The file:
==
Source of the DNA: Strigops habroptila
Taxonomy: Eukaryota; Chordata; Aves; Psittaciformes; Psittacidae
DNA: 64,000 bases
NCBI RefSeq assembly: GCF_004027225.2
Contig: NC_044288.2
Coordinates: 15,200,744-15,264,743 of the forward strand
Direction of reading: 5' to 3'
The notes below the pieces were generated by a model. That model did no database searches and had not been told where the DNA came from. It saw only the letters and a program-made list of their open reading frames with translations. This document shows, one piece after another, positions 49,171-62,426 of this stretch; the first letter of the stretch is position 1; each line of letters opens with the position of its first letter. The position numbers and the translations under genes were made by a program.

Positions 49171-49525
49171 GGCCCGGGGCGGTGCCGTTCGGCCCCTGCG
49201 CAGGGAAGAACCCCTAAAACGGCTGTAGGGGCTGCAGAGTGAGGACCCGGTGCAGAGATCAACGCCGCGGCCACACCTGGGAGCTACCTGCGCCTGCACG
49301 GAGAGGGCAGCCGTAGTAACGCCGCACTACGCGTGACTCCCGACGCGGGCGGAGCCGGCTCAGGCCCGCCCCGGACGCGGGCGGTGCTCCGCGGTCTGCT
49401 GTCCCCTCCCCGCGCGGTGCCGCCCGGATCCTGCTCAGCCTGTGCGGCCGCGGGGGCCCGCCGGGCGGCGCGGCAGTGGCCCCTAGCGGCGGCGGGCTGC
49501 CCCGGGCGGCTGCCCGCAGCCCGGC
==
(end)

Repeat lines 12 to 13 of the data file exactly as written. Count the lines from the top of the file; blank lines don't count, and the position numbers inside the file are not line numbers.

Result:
49301 GAGAGGGCAGCCGTAGTAACGCCGCACTACGCGTGACTCCCGACGCGGGCGGAGCCGGCTCAGGCCCGCCCCGGACGCGGGCGGTGCTCCGCGGTCTGCT
49401 GTCCCCTCCCCGCGCGGTGCCGCCCGGATCCTGCTCAGCCTGTGCGGCCGCGGGGGCCCGCCGGGCGGCGCGGCAGTGGCCCCTAGCGGCGGCGGGCTGC